The notion that sex work can’t be consensual is further disproved when you consider digital sex work like camming and OnlyFans. This is where models utilize digital spaces like video calls or chatrooms to create sex positive spaces that others can join in and interact with. This usually involves engaging with the provider in some fashion but that is not a requirement. Not only are those providers choosing to sell sexual services but they are often putting more effort into their brand image than many mainstream jobs.
“I think when COVID broke out, a lot of sex workers were unrealistic. Like a lot of companions were under the impression that going online would be easy,” says Leah Lawrence, a Calgary-based sex worker looking to transition to being an online provider. “I think we all saw a dollar sign above our heads, you know.
“When it comes to online, you could have the best content in the world but if you have no fans then it really doesn’t work. It’s something that you have to work at. For instance, you need to create a shit-load of content.”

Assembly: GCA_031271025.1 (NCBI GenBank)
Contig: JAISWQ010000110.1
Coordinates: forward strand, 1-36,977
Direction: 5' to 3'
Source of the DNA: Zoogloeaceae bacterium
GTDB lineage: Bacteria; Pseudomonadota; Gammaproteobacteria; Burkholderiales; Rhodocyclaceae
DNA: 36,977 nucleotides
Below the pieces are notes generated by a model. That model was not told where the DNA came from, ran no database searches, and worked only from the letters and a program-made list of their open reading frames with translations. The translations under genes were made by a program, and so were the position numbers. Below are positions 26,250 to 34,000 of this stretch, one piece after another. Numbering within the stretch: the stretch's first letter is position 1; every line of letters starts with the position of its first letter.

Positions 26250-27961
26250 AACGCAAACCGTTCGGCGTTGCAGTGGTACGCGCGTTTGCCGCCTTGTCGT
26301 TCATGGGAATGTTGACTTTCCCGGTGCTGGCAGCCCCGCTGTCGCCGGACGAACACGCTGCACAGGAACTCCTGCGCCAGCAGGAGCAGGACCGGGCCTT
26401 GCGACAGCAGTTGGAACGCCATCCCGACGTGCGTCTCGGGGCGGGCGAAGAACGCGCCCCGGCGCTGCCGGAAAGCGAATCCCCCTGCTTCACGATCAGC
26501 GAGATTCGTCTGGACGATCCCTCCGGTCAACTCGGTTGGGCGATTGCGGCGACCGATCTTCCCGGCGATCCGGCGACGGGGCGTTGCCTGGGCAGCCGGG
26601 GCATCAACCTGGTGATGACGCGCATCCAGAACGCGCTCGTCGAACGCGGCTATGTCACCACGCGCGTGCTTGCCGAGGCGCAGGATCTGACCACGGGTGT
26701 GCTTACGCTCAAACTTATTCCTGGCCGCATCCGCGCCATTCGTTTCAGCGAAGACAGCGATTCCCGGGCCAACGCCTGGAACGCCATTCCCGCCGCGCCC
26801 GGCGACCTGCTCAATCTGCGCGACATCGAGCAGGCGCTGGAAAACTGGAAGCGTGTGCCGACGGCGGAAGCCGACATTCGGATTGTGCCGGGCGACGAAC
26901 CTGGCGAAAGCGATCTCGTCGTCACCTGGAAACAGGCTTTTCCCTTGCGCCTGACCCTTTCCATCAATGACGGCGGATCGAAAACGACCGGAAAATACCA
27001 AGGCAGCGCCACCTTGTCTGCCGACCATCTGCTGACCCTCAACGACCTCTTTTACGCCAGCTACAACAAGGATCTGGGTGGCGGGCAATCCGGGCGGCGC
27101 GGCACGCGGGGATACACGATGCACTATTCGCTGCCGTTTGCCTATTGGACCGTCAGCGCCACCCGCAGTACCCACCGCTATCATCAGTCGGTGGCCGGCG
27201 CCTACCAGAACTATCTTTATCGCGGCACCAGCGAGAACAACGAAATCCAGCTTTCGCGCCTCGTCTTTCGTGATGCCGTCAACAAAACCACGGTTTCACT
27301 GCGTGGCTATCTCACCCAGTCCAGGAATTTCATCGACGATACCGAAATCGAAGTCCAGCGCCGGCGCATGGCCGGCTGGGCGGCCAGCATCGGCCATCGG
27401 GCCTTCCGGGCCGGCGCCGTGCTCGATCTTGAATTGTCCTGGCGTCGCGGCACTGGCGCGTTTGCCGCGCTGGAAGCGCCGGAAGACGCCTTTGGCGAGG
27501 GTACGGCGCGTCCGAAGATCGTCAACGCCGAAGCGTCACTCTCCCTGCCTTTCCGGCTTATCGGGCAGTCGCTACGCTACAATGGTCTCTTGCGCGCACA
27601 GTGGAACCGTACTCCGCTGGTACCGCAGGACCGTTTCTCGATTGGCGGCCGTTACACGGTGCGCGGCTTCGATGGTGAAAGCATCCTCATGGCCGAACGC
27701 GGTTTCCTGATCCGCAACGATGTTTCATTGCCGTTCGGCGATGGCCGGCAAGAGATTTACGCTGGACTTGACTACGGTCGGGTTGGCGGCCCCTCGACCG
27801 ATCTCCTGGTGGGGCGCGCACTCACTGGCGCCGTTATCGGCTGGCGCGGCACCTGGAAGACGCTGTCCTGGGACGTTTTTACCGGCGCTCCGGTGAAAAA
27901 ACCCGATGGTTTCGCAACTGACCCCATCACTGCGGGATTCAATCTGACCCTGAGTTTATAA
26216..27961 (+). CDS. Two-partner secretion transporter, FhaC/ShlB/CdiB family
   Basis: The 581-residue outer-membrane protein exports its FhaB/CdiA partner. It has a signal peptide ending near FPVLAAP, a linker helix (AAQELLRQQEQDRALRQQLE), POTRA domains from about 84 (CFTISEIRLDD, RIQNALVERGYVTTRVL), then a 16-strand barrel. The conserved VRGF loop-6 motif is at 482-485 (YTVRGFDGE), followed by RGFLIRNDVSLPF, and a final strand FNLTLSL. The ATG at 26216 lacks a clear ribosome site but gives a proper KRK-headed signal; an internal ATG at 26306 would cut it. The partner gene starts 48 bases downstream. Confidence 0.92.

Being a digital provider also comes with a number of other conditions that need to be met to be able to do the work safely.
When Blue was pushed to embrace more online platforms like OnlyFans because of COVID restrictions she had a reckoning with the high entrance cost to creating online content saying, “I had not had a lot of beforehand experience with taking videos, or setting up sets, or purchasing equipment for said videos, or even editing videos.
“I had to get editing software to do editing. I upgraded my phone so that I had a better camera, got things like ring lights, tripods, different lighting for my apartment, all of that kind of stuff.”
Even after sinking all that time and finances, there is no guarantee of success.
“I found that even during my prime on OnlyFans where I was putting the maximum amount of effort into that platform, it still didn’t make up the majority of my income. It pretty much maybe covered my rent and maybe like a bill or two,” said Blue.